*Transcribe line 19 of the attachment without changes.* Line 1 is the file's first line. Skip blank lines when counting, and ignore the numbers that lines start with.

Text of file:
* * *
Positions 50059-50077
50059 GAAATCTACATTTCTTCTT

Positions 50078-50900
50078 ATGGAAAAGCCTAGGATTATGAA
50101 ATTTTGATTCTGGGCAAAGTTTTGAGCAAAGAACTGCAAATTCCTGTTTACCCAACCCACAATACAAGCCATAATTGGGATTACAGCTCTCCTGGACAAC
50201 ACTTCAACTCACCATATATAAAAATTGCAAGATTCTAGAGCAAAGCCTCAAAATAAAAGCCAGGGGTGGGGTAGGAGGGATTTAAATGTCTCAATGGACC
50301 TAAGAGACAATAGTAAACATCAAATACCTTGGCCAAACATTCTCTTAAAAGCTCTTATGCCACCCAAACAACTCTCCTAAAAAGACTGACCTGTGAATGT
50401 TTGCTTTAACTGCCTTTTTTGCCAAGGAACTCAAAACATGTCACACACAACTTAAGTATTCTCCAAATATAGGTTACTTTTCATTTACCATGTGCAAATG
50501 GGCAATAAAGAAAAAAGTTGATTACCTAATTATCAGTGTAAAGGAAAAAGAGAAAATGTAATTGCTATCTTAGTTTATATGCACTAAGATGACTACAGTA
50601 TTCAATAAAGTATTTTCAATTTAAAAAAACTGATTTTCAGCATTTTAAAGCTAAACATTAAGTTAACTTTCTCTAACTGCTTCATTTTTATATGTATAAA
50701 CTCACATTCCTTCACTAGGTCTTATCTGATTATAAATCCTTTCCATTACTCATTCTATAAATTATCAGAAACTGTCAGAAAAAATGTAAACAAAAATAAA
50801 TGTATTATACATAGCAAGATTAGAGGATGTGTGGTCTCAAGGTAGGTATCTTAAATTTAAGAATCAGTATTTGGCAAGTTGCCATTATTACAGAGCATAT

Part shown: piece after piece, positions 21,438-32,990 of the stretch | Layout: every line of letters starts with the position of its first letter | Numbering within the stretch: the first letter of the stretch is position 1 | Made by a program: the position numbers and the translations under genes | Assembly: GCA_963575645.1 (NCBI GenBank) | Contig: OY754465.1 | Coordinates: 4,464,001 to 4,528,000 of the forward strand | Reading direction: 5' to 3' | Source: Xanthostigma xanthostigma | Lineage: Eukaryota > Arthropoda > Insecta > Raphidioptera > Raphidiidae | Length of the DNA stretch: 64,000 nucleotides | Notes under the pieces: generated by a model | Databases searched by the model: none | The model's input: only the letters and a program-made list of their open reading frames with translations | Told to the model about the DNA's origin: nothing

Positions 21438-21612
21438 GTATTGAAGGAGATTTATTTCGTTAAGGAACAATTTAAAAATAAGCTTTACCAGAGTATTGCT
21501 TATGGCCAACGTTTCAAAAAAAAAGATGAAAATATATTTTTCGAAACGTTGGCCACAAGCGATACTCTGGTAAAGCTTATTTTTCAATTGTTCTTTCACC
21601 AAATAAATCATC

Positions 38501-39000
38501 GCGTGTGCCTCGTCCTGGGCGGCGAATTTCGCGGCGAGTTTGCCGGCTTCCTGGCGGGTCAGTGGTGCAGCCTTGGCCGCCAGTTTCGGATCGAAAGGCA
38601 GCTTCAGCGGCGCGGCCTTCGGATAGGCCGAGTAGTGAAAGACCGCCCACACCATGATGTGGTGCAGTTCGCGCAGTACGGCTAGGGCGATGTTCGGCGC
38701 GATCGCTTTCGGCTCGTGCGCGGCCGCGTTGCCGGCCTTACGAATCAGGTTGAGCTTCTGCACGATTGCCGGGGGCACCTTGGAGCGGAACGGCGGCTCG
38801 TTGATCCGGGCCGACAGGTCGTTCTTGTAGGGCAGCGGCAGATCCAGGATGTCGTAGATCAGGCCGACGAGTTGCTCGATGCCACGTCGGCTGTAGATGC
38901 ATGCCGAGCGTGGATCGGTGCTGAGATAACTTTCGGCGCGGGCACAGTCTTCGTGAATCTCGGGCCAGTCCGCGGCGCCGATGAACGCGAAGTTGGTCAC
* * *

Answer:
38501 GCGTGTGCCTCGTCCTGGGCGGCGAATTTCGCGGCGAGTTTGCCGGCTTCCTGGCGGGTCAGTGGTGCAGCCTTGGCCGCCAGTTTCGGATCGAAAGGCA